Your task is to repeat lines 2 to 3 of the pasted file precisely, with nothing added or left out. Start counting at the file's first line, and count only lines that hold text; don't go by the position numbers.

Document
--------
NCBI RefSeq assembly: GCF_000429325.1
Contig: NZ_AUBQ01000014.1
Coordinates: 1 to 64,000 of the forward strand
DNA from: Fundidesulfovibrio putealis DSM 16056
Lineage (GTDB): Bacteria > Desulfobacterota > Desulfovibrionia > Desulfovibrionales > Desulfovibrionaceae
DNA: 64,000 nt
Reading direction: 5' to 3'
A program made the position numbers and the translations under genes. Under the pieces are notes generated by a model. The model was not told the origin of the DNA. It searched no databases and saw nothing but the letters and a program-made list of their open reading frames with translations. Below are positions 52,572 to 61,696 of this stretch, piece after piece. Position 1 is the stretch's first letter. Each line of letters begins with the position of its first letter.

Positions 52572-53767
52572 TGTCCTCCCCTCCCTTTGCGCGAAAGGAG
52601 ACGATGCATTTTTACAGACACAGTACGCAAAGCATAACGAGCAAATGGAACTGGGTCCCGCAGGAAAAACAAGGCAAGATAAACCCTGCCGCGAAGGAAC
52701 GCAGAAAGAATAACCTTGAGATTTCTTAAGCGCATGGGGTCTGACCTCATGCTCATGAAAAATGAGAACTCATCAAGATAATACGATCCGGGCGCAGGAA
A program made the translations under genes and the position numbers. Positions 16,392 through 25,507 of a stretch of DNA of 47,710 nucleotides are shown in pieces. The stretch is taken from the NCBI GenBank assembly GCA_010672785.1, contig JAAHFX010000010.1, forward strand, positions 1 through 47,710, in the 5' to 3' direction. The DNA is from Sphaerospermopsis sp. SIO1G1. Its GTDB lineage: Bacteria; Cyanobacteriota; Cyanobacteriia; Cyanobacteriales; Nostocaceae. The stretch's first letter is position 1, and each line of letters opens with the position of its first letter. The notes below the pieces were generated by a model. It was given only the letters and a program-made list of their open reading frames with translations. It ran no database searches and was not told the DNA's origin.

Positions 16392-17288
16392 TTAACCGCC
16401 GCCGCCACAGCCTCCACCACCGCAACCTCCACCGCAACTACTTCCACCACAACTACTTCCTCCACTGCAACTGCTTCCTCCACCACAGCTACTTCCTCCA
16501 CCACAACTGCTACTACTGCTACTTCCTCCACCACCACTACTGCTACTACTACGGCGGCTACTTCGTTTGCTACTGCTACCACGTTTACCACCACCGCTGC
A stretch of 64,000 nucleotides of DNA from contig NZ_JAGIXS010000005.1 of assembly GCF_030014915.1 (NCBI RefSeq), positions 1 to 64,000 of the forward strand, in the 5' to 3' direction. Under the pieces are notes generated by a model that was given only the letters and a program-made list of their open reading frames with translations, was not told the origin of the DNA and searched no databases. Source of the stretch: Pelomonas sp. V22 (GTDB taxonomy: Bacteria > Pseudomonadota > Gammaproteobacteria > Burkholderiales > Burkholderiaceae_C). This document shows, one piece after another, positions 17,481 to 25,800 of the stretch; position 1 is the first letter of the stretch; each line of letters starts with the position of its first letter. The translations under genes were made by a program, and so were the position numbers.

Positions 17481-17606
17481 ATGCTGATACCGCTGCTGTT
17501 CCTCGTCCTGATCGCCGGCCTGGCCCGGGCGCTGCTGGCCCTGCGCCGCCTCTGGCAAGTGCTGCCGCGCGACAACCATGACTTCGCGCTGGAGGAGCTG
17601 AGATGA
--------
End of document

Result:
Contig: NZ_AUBQ01000014.1
Coordinates: 1 to 64,000 of the forward strand